The solvent utilized in the liquid activated ink formulation is typically a polar solvent, such as an aqueous solvent. The solvent will normally be water or an aqueous solution of one or more water soluble agents in water. For example, a glycol or an alcohol, such as methanol, ethanol, or isopropyl alcohol, or agents which facilitate or accelerate film formation can be included in the solvent.
The liquid activated ink formulation is normally prepared by simply mixing the liquid activated dye, the hydrochromic ionic compound and the opacifier into the solvent. The desired components of the liquid activated ink formulation can be mixed together using conventional means using adequate shearing forces to attain an essentially homogeneous mixture. The liquid activated dye, the hydrochromic ionic compound and the opacifier will be incorporated into the solvent at levels which are adequate to make a liquid activated ink formulation having desired characteristics. For instance, the liquid activated ink formulation will be capable of being coated onto a substrate, such as by a printing process, and upon drying will adhere to the surface of the substrate. The liquid activated ink formulation of this invention can be printed onto paper, non-woven fabric, woven fabric, plastic or other surfaces by silk screen printing, flexo-printing, by application with a Myers rod, or by other suitable techniques. After drying on the substrate, the ink formulation will change color on exposure to water. The coating will preferably change to a blue or purple color on exposure to water.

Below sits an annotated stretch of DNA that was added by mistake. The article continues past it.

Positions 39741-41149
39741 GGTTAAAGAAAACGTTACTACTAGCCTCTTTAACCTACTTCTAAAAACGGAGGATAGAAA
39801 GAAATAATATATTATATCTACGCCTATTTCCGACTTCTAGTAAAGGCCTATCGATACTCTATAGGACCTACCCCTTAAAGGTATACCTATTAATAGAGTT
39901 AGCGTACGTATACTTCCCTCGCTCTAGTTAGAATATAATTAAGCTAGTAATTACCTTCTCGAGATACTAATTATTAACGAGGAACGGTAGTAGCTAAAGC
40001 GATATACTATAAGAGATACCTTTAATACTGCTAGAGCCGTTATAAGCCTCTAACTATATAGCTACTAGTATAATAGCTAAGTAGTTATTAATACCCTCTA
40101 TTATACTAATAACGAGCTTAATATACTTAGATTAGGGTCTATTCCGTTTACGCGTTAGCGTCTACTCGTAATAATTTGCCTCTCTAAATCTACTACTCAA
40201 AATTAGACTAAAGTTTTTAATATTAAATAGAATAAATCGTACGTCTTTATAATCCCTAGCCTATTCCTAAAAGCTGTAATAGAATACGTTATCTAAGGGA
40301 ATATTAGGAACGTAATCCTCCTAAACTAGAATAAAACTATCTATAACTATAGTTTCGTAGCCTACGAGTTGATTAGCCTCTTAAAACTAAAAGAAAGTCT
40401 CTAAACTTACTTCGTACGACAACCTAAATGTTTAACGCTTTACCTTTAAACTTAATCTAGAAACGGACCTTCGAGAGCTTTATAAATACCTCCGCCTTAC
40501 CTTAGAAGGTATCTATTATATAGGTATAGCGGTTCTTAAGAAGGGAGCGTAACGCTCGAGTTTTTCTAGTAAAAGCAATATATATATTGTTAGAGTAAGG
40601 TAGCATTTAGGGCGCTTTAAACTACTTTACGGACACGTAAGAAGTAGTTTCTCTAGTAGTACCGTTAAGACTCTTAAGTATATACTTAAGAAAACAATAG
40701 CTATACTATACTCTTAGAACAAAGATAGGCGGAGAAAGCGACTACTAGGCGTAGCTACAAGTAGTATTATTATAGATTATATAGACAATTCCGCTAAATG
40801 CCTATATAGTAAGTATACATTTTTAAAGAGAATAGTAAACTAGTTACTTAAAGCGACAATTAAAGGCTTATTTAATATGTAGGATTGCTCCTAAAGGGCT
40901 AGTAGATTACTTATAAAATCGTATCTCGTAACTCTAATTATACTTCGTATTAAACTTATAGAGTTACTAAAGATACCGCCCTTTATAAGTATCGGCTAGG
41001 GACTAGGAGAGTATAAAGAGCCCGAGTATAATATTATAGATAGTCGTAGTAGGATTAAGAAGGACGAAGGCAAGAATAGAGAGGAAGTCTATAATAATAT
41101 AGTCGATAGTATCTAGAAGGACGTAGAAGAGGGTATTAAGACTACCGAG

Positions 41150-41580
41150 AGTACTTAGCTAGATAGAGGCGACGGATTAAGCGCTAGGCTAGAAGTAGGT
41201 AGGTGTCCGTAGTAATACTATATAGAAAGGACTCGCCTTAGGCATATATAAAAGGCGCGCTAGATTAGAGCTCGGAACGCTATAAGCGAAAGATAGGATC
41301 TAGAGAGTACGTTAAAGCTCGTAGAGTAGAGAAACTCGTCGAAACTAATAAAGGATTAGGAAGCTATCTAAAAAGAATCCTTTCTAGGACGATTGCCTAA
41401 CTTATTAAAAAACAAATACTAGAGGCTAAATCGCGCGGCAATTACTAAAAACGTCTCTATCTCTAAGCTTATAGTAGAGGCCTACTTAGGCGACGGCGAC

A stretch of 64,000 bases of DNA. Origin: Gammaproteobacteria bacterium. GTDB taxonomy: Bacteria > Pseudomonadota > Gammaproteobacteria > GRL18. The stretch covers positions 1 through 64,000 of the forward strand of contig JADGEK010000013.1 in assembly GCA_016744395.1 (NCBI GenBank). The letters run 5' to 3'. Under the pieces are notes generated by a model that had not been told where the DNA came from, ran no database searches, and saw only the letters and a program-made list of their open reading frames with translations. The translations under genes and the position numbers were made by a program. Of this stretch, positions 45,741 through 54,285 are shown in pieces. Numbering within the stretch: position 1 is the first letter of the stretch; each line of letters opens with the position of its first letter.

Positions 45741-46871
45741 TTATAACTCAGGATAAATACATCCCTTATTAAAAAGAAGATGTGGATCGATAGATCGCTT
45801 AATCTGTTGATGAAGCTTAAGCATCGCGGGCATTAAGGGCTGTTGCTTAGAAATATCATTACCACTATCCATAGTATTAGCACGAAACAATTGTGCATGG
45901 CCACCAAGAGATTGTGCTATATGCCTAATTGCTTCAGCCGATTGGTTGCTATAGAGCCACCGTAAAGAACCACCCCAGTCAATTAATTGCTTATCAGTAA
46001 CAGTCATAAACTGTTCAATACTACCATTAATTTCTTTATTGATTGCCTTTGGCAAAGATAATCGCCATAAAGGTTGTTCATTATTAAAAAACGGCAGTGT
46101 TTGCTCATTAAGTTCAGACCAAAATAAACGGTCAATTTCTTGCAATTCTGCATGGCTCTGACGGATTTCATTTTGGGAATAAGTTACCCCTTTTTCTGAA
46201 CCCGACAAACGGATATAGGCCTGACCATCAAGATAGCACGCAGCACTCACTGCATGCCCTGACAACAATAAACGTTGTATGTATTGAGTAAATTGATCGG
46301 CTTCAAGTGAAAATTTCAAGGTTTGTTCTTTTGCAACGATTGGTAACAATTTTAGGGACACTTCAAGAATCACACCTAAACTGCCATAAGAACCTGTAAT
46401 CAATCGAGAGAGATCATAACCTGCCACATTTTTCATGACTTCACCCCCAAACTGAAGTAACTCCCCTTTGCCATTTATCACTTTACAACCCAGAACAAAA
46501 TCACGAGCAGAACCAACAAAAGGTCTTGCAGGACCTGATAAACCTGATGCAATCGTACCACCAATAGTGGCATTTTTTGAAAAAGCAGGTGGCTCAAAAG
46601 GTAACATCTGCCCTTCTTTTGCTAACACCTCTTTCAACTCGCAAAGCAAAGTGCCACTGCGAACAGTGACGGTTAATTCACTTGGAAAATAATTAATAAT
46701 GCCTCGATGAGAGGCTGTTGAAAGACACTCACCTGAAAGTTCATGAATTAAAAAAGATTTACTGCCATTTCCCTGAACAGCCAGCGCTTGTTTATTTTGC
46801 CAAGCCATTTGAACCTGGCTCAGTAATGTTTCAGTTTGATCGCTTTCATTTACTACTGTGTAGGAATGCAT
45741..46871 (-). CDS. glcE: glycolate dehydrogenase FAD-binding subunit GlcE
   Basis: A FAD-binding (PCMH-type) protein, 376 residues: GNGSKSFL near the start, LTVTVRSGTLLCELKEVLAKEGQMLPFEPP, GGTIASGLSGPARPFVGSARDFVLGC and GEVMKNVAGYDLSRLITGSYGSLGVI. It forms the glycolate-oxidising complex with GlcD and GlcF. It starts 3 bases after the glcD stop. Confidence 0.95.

The liquid activated dye will normally be included in the liquid activated ink formulation at a level which is within the range of about 0.05 weight percent to about 20 weight percent and will generally be incorporated into the liquid activated dye at a level which is within the range of about 0.1 weight percent to about 15 weight percent, based upon the total weight of the liquid activated ink formulation. The liquid activated dye will typically be included in the liquid activated ink formulation at a level which is within the range of about 0.5 weight percent to about 10 weight percent and will preferably be incorporated into the liquid activated dye at a level which is within the range of about 1 weight percent to about 5 weight percent.
The hydrochromic ionic compound will normally be included in the liquid activated ink formulation at a level which is within the range of about 0.05 weight percent to about 35 weight percent and will generally be incorporated into the liquid activated dye at a level which is within the range of about 1 weight percent to about 30 weight percent, based upon the total weight of the liquid activated ink formulation. The hydrochromic ionic compound will typically be included in the liquid activated ink formulation at a level which is within the range of about 10 weight percent to about 30 weight percent and will preferably be incorporated into the liquid activated dye at a level which is within the range of about 15 weight percent to about 25 weight percent.